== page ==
Derek Kale also clinched some regular-season hardware in the Miller Lite 250, snagging the Northern Division Miller Lite Rookie of the Year Award. But he, like Gordon, wasn't around at the finish.

Kale, driver of the No. 22 Heritage Equipment Chevrolet, ran in the top 10 until breaking a brake rotor and dropping from the event on Lap 53. Even with his 18th-place finish, Kale finished nearly 200 points ahead of his rookie class.

Kale finished the regular with only two top-10 finishes, but he only finished outside the top-20 on three occasions in 12 starts.

"It took me some time to learn how to drive these cars. They're heavier than a Late Model, and you have to finesse it more," said Kale. "I've had to learn how to slow them down and navigate traffic."

Kale has also had to learn patience after several early-season altercations drew the ire of his veteran competitors.

"It was me getting used to the cars," Kale said of the early-season run- ins. "I've have an aggressive driving style, and I've had to slow myself up. I've actually had some guys tell me they enjoy racing with me lately. I appreciate all the help these guys are giving me now that we have this little bit of respect. Hopefully, we can continue to get better and become a contender."

Jack Bailey, driver of the No. 93 Ferguson Waterworks Ford, has been a contender all season, and that trend continued in the Miller Lite 250.

Bailey finished up his impressive season with a third-place finish, but it came with a little luck.

"The attrition helped us out tonight," said Bailey, who posted his fifth top-five finish in his first Pro Cup season. "Our car was pretty bad, but we kept working and made the most of it. We've been trying to gain some momentum going into the Championship Series and work on our setups. I think we'll be ready when we go to Iowa."

Gary St. Amant is a driver who has momentum on his side heading into the Championship Series. St. Amant finished fourth in the Miller Lite 250, giving the short-track veteran four top-five finishes in the last five races.

Eric Corbett, driver of the No. 75 Larry & Sons Ford, completed the top five.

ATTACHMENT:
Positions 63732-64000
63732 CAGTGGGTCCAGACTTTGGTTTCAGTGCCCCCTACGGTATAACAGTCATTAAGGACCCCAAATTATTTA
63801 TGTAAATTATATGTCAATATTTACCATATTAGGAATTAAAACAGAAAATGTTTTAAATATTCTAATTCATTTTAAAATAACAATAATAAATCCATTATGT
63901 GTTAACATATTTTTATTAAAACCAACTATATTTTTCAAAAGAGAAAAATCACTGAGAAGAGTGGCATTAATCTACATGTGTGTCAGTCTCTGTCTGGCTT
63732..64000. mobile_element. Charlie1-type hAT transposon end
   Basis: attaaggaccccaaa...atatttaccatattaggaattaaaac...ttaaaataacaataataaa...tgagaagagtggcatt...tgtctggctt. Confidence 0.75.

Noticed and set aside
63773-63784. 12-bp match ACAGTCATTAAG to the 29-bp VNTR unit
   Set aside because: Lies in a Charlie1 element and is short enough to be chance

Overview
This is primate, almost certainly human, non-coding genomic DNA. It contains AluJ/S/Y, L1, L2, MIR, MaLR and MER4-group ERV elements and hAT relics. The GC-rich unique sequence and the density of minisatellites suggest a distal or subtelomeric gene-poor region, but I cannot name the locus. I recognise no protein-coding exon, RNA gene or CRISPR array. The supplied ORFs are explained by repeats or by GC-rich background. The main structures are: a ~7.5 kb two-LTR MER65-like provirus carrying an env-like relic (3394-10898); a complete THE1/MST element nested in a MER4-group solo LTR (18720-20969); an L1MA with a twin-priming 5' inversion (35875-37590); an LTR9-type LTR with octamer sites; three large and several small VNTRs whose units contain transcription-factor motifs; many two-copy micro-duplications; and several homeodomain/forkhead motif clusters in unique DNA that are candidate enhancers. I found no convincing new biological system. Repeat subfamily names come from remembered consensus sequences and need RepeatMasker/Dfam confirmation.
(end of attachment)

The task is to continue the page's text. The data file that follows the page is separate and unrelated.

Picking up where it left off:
Tim Bainey Jr., Jeff Agnew, Gabi DiCarlo, Ken Butler III and Johnny Rumley rounded out the top 10.

The Miller Lite 250 was slowed three times for 25 laps of caution and featured six lead changes among five drivers.

Miller Lite 250 Notebook

One More Miller Lite
For the second race in a row, Gabi DiCarlo picked up $1,000 for being the Miller Lite Rookie of the Race. DiCarlo, driver of the No. 83 Great Clips Ford, also posted her career-best finish by coming home eighth.

Yellow Talk
With the lack of a caution as the pit window neared, several drivers began reporting debris on the track at various locations around MIS. In the end, the yellow talk was just that, and the race stayed green. It was the first time teams made green-flag stops all season and the lowest total of cautions (3) all year.

Cheering for the Underdog
Joe Harrison Jr. has been constant figure since the inception of the Hooters Pro Cup Series. Each week, Harrison makes the trek to the track with his independent, family-run team to compete against the many high- powered Pro Cup behemoths.

With his 15th-place finish in the Miller Lite 250, Harrison moved into 15th in final standings, putting him in the car owner bonus plan for 2007 and- more importantly-giving him the option of two provisionals in the Championship Series.

Good Day, Bad Day
Woody Howard's bad day couldn't have come at a more opportune time for Shelby Howard. Woody came into the Miller Lite 250 third in the Northern Division standings, but with Shelby's win and Woody's 11th-place finish, Shelby finished the regular season third in points while Woody dropped to fifth.

-credit: usar

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Series Stock car
Drivers Shelby Howard , Ken Butler III , Jack Bailey , Gabi DiCarlo , Tim Bainey Jr. , Johnny R , Jeff Agnew